Critical writings on Pál Schmitt’s constitutional ideas (II)

After Klára Sándor's hilarious article on Schmitt and language came Gábor Egry's piece that looked at Schmitt's "study" from the point of view of someone who teaches history at the university level. He gave his short note the title: "Is Rózsa Hoffmann Right?" As he said, he didn't expect anything better coming from the inhabitant of the Sándor Palota, but as he was reading it a feeling of familiarity came over him. Anyone who teaches encounters essays where is clear that the student didn't manage to digest the information he pieced together. He was just stringing sentences together one after the other without really understanding the connections. Or often the mediocre student goes into endless explanations of the obvious.

The president's "suggestions" combine both telltale signs of incomprehension. His "chapter" on Christianity seems like the work of a diligent but not too clever student. The work of someone who learned that at the beginning of each chapter it is advisable to summarize some of the essential elements he will spend time on. He also learned that one ought to mention sources. As a result come such awkward sentences as: "I would like to dwell on the connection between Christianity and the State through the ideas of Saint Augustine (345-430) and Saint Thomas Aquinas (1224-1274) that gives the essence of this chapter." Or someone who feels compelled to mention the commonplace: "Later the strained relationship between Rome and Constantinople led to schism in 1054." Or someone who finds some importance in this incredibly banal sentence: "At this time the conservative spirit of the Catholic Church found it difficult to adjust to the new demands of the Renaissance." This is someone who is not familiar with the subject, someone who doesn't know what is important and what is not. Or perhaps even more devastating, he doesn't know who his reader is.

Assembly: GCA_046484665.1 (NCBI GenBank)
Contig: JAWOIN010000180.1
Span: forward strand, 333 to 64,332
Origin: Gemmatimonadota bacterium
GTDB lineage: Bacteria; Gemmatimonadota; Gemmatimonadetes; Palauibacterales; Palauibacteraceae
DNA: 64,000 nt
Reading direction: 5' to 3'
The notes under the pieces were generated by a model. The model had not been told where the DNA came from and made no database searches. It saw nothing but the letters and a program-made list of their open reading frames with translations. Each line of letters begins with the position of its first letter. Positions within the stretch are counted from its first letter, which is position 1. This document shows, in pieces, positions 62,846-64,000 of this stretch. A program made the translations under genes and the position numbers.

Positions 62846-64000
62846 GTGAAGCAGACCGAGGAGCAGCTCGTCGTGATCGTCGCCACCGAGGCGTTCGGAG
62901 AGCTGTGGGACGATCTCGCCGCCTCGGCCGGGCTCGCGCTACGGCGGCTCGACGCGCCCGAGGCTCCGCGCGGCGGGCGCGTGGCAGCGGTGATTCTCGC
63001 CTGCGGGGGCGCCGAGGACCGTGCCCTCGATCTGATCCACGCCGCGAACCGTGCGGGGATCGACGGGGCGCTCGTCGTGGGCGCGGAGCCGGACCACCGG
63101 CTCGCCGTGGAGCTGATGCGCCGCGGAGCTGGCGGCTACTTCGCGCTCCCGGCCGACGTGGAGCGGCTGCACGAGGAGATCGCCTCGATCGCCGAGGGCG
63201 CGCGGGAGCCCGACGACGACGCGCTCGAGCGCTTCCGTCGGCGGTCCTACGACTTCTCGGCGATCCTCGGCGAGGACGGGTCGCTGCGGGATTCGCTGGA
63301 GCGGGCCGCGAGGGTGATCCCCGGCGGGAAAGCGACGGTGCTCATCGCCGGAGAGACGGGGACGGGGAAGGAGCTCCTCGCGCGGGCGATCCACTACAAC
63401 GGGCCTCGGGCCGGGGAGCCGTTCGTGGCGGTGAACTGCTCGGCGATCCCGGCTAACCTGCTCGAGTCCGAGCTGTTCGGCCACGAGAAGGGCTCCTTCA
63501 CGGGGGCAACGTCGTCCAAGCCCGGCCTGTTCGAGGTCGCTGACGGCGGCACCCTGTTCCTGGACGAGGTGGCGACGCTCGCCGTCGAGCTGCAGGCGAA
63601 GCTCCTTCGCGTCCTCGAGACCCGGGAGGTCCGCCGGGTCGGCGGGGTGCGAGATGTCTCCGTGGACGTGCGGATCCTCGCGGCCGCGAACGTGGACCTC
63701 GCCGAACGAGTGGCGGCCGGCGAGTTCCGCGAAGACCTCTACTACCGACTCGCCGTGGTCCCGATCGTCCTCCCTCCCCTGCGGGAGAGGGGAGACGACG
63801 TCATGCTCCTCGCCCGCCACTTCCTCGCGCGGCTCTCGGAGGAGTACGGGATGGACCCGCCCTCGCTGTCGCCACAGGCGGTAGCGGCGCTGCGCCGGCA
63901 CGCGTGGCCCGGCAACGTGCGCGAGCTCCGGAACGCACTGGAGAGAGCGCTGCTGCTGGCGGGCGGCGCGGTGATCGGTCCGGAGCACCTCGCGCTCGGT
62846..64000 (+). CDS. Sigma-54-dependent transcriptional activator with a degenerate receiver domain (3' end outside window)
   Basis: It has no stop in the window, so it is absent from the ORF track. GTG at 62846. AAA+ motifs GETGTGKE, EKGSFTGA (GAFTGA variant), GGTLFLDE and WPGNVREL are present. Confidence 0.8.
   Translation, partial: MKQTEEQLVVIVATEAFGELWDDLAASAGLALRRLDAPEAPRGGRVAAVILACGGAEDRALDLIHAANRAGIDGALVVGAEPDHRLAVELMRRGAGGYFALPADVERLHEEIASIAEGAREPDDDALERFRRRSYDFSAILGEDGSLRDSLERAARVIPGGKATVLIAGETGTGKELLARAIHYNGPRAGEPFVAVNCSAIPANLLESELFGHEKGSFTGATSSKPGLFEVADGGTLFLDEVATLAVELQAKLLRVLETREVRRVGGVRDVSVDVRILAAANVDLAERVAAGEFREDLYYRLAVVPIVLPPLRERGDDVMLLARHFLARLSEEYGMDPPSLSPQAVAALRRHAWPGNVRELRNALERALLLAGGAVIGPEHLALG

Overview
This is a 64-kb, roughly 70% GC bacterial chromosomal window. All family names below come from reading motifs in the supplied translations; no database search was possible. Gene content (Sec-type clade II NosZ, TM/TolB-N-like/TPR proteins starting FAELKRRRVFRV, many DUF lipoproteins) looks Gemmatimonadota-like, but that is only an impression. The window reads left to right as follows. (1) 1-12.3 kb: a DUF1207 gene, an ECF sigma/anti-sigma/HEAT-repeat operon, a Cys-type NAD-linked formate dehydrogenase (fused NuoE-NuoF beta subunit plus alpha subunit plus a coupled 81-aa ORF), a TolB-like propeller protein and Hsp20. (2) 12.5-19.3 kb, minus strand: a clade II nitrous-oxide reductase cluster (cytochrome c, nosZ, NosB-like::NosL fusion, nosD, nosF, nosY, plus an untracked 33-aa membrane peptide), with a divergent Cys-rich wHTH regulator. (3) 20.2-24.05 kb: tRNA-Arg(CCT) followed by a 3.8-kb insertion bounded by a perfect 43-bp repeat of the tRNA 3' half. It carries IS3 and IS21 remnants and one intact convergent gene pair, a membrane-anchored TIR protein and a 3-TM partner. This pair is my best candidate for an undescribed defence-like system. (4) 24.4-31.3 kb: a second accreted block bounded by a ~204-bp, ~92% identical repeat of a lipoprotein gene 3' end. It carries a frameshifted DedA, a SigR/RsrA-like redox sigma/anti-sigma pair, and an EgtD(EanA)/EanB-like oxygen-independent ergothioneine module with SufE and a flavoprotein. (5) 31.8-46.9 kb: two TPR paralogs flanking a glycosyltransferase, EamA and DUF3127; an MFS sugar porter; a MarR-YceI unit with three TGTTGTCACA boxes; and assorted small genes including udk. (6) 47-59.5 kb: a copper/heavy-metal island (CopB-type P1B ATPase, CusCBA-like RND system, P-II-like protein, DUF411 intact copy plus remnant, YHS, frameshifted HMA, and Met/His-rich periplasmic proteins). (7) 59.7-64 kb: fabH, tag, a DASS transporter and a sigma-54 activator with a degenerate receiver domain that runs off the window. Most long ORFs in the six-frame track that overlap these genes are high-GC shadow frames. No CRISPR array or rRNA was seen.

But let's move on to the second chapter about the historical [unwritten] constitution. Gábor Egry picked only one sentence out of what the author calls the "study" because he suspected plagiarism. And indeed, the one sentence he selected about the unwritten constitution still being in force and that therefore the written constitution can be called only "basic laws" was plagiarized from, of all places, the far-right daily paper Magyar Hírlap. Although the "study" has footnotes, this particular sentence is not footnoted. The author undoubtedly wanted to hide his source, which he knew was inappropriate.

Surely, says Gábor Egry, the young men in Sándor Palota are recent graduates, and if this piece of "scholarly" garbage is typical, Hungarian higher education is in big trouble. Although, he adds, considering that the president finished university in the 60s it seems that Hungarian higher education had serious problems even then.


The internet paper Hírszerző had real fun with Schmitt's "study." One of the articles about Schmitt's suggestions carries the headline: "Defeat the Land of Satan with Pál Schmitt." Another is "Defend the Hungarian Language from Pál Schmitt with Hírszerző." The journalists of the paper combed through the text for spelling and grammatical errors.

The president and his staff have problems with what is written as one word and what is written as two. Admittedly, this distinction is not always logical in Hungarian, but there is such a thing as a spell checker. In the "study" there are some grievous errors of this kind. Surely, any person who reads the daily papers should know that "extreme right" in Hungarian is written as one word and not two.

There are many also instances of using singular verbs with plural nouns. "The activities of the church is not antithetical to the constitution." Or "such conditions in a way is the common good." Then there are the endless, complicated, incomprehensible sentences. Altogether the writers are very sloppy. For example, they can't make up their minds how to write the Theory of the Holy Crown in Hungarian: "Szent Korona tan," "Szent Korona-tan" or "Szent korona-tan."

Apparently someone on Facebook marked up the document as a copy editor would; the result is that one can barely see the original. It's no wonder that the president's suggestions disappeared from the internet. I'm curious what the president and his staff are planning to do with their mocked effort. Rewrite it and submit it again? I doubt that they have the intellectual horsepower to improve significantly on the first try. My feeling is that the president's suggestions will end up in the wastepaper basket and be mercifully forgotten. Or at least the president should hope that they will be forgotten.